For LGiU’s Global Local Pandemic Bulletin, Hannah Muirhead has picked out some key opinions and reflections of columnists and experts writing in publications from around the world, showcasing a variety of insights into what the impact of coronavirus might be on cities and urban spaces. We’ve compiled the latest updates here, building a picture of what the ongoing narrative looks like regarding issues such as density, transforming spaces and the movement of people.
Cities, density and the spread of coronavirus
The idea that big, densely populated cities are inherently unhealthy has re-emerged during the coronavirus outbreak. In her column in the New York Times, Mary T. Bassett explores the logic behind connecting the dots between population density and viral transmission, arguing ultimately that blaming density for disease in our cities is misguided. Writing for The Australian, Simon Kuestenmacher takes a look at the future of regional Australia in the post-coronavirus world, concluding that due to growing suspicion of high-density living plus the normalisation of home-working, regions will emerge from the pandemic stronger than before. From a planning perspective, Stephen Cairns, for The Straits Times, explores what this emerging debate means for cities like Singapore in the post-coronavirus world highlighting density integration, use of the outdoors, mobility and cyber-physicality as key points for action.
Urban change: harnessing, learning, reassessing?
The coronavirus pandemic has ignited debate about whether the changes we’re seeing in cities are to be harnessed, learned from or used as a basis for further reassessment. Writing in The Urbanist, Marcos Coronel looks at the city of Caracas to explore how the inevitable paradigm shift brought about by the pandemic presents an opportunity to remedy some of the pre-existing issues in global cities. Dr. Rajkumar Singh writes in Modern Diplomacy about how cities function as interconnected systems of social, economic and environmental resilience and how this crisis has showcased a need to rebuild these in a way where these systems are stronger and more inclusive. For Curbed, Alissa Walker highlights the dangers of redesigning space around coronavirus and environmental concerns but ignoring the racial and economic inequities issues that made Covid-19 more catastrophic than it should have been for many communities.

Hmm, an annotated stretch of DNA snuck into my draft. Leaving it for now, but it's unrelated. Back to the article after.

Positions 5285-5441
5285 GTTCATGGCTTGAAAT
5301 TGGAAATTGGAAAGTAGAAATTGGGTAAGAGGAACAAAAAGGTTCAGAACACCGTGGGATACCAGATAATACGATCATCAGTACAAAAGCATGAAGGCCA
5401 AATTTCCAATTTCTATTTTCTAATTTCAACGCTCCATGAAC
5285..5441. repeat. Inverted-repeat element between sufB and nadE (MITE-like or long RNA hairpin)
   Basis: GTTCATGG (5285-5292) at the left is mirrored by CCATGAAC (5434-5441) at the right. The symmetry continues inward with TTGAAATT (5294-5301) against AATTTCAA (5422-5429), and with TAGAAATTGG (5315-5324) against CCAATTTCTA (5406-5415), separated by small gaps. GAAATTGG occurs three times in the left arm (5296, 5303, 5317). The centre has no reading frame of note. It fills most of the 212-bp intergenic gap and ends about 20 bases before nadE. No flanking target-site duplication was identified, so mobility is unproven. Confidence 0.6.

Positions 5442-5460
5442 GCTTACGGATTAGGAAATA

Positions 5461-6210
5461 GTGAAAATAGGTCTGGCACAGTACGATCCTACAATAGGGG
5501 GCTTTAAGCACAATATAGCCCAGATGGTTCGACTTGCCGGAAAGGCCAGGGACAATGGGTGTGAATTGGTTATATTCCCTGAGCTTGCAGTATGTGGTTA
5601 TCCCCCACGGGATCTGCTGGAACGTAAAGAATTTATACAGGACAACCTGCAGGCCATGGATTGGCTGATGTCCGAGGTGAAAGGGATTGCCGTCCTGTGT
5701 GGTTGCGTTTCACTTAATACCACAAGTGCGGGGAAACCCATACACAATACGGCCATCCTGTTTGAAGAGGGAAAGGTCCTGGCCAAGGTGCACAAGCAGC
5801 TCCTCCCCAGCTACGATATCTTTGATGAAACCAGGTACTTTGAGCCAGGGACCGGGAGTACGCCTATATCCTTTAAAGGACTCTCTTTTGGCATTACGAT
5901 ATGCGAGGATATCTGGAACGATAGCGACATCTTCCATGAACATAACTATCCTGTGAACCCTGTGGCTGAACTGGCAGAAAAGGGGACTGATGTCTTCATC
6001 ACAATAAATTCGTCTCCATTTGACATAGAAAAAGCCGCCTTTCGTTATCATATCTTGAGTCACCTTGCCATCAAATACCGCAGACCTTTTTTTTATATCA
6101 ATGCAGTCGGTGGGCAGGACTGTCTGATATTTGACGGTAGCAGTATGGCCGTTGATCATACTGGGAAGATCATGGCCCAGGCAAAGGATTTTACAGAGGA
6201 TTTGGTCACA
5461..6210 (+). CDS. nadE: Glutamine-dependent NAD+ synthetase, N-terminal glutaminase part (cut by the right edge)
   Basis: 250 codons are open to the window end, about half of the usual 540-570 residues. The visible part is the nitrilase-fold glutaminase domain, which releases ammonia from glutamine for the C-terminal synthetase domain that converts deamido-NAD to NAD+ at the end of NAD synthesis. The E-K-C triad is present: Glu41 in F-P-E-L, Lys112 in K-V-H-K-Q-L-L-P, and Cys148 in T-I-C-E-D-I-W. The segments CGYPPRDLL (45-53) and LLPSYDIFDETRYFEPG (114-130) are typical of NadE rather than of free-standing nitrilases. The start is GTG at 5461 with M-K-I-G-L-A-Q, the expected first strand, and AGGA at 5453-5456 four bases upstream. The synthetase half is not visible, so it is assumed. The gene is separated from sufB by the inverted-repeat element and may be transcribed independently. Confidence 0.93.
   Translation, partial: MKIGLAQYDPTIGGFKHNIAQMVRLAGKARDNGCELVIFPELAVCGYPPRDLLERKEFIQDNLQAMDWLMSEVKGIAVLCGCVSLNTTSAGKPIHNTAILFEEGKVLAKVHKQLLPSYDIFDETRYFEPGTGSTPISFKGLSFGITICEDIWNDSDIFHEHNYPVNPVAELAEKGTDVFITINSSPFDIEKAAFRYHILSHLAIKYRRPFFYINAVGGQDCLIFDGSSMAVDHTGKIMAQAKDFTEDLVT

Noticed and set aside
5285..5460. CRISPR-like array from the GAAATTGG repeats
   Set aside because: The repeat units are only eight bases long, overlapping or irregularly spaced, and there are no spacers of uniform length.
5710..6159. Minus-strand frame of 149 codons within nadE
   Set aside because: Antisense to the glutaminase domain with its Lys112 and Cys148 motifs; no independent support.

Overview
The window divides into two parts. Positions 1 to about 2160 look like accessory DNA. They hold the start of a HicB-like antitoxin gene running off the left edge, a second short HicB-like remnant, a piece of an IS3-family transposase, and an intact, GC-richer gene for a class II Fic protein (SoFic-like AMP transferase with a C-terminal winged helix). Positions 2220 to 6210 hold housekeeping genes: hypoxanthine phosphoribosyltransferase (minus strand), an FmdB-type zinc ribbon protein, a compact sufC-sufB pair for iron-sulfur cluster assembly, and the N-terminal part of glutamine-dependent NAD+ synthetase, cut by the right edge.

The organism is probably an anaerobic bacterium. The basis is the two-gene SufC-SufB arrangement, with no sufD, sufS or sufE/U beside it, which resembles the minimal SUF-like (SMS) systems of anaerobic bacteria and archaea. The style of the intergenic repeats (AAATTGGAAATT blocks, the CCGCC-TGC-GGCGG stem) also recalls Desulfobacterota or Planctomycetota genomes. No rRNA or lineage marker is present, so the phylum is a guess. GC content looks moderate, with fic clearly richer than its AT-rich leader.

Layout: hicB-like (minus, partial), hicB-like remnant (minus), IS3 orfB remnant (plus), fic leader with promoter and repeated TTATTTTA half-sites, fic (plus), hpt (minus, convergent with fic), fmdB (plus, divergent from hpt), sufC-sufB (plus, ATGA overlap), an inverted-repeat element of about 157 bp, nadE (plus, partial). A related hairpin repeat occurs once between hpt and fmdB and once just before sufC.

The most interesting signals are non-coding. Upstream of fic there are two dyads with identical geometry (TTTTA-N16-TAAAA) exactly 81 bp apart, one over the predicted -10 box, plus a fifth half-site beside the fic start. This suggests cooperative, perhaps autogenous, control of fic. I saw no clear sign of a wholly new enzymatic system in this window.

The future of transformed public spaces
Throughout the pandemic, conversations have developed regarding the transformation of public spaces and what this means for the future of how citizens engage with them. In The Jakarta Post, Daniel Bosque, Denis Lobrovic and Thomas Cabral look to the European cities of Barcelona, Dubrovnik and Lisbon respectively, exploring the impact the absence of tourists is having on public spaces and the daily lives of residents who can now, for better or worse, interact with them in whole new ways. Tony Matthews writes in The Conversation AU about how the Coronavirus crisis has changed our sense of place, whether it’s time to re-imagine the fundamental relationship we have with public spaces, particularly in cities, and that this presents a necessity for planners and policymakers to plan with people, rather than for people. In his column for the San Francisco Chronicle, John King highlights the diverging views of leading urban planning experts on the future of public spaces and the impossibility of “trying to make sense of something still going on” but suggests that a basic priority of local government can be making neighbourhoods more comfortable for residents.
How people move now
How to safely and effectively transport people from A to B has become a major discussion point as cities start to open up after lockdowns. In The Washington Post, Shelly Tan et al take public transport and use it as a lens to examine inequalities that coronavirus has brought to the forefront and suggests that, in their ongoing plans to tackle moving people in the post-lockdown pandemic, policymakers will have to consider how public transport directly affects access to different opportunities. As councils in towns and cities repurpose whole sections of the public right of way to aid with social distancing measures, The Economist looks at the renewed competition between different road users and considers the likelihood of these changes becoming permanent and what the implications of that might be going forward. For ABC News, Jake Lapham writes about how social distancing on public transit systems in New South Wales will be put to the test as people return to work and school this week, and explores some of the factors that may make “miss the peak, drive to work, or work from home” a challenge for many commuters.